After the discussion on censure rules, further discussion was called on the issue of raw milk sales. Reddish argued that the definition of commerce that was used during the creation of the constitution involved the large scale transport of goods across state boundaries or out of the country. He argued against state regulation surrounding local sale of raw milk. Cox argued for the regulation, highlighting the possibility of tainted food posed a "legitimate public risk."

Hedtke said she doesn’t recognize the state’s right to regulate milk sales. She said it should be left to personal liability. When put to a vote, the delegates voted to approve the raw milk sale resolution, against the advice of the resolutions committee.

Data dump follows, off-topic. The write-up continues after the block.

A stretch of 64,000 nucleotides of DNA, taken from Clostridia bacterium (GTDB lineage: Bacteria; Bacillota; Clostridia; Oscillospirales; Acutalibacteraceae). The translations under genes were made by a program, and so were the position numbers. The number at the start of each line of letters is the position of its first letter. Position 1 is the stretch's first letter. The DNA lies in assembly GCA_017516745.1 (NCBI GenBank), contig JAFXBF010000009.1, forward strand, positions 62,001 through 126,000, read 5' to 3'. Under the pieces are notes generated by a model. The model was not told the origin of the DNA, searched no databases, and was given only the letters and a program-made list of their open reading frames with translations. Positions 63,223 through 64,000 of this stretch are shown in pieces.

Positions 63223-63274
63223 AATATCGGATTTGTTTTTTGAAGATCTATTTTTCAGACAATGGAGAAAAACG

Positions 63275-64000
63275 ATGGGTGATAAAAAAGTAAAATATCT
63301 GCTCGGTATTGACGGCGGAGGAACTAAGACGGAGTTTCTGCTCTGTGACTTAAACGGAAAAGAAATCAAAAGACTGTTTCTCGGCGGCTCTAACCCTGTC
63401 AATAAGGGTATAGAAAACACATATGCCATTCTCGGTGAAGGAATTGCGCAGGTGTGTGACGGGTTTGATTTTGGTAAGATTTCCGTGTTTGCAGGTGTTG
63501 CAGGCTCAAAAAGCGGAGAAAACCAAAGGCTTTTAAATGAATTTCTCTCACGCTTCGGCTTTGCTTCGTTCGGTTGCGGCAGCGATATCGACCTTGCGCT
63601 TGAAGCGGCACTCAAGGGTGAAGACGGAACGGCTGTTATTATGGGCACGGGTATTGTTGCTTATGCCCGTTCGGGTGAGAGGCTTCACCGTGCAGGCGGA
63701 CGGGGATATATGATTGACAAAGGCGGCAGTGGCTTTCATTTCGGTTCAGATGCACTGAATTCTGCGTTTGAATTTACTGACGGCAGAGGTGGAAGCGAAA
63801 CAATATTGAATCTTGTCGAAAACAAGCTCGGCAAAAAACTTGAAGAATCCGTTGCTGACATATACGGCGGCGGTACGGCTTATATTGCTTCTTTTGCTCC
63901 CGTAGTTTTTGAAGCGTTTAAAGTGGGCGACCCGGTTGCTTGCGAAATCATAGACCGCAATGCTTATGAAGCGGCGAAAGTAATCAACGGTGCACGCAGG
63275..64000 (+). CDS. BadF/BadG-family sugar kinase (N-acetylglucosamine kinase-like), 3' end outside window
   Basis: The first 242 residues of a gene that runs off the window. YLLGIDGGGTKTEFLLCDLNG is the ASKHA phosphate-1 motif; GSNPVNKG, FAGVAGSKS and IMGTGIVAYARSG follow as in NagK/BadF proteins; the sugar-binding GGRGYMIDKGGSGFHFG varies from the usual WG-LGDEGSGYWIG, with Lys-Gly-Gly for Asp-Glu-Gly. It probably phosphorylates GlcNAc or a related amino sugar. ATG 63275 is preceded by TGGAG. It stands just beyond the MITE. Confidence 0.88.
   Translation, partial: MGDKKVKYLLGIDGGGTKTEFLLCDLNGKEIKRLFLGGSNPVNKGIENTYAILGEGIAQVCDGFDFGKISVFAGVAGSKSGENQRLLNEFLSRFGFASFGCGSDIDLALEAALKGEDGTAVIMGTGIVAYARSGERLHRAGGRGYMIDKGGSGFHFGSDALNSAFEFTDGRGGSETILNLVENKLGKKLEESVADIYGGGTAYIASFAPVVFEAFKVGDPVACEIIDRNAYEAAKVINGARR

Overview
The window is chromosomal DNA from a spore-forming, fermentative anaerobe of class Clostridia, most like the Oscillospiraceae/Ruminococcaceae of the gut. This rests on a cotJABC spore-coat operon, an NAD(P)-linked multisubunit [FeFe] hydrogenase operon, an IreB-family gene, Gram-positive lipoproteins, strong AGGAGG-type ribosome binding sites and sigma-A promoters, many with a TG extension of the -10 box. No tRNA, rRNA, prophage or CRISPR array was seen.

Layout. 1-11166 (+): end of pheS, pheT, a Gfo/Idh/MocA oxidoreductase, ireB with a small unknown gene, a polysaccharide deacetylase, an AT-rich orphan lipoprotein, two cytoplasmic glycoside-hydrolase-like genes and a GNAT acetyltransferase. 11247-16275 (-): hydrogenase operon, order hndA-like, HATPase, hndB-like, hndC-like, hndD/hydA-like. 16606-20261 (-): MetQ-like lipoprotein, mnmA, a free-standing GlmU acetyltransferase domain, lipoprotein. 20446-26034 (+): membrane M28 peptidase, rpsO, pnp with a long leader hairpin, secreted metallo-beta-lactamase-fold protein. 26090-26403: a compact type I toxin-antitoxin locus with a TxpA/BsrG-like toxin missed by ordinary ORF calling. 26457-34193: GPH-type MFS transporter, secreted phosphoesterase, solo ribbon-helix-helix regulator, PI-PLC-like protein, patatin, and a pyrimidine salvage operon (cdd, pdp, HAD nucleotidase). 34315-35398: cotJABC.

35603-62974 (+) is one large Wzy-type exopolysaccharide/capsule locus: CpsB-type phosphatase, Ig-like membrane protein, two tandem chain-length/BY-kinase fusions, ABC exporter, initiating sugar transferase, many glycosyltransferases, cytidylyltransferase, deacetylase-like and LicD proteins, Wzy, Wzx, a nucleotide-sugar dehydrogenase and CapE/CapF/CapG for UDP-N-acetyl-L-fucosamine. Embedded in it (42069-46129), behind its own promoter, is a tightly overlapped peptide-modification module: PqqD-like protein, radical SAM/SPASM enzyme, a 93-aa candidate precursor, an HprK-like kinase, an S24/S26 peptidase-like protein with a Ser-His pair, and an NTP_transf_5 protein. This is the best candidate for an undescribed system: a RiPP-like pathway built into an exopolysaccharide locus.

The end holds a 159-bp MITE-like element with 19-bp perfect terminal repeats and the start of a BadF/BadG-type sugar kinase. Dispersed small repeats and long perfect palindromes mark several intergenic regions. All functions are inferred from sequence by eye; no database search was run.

The eight resolutions that were approved by the convention, and the delegates from Grayson county will move forward to the state conference held in Fort Worth on June 5 through 7. Grayson County will be represented by the following delegates: Rob Alexander, Stacy Alexander, Kristen Alexander, Trent Bass, James Berry, Esther Brumit, Sara Buskirk, Susy Carter, Brian Collins, Claude Cowan, Denny Brackeen, Sue Brackeen, Gary Cox, David Frierson, Suzette Frierson, Gayla Hawkins, Amy Hedtke, Connie Huntington, Gary Huntington, Jerome Jacobson, Brent Lawson, Eugene Lund, Flo Lund, Ryan Lux, Angela Magers, Bill Magers, Larry Millson, Donna Moore, Ira Moore, Barb Monk, Bob Monk, Barbara Perez, Steve Reddish, Larry Phillips, Norman Ponder, Alera Reynolds, Harry Reynolds, Paul Richards, Mark Russell, Arden Sanders, David Schaab, Clyde Seibman, Reggie Smith, Jean Sutton, Kaaren Teuber, Ray Womack, Patricia Womack, Barbara Woodroof and George Woodroof.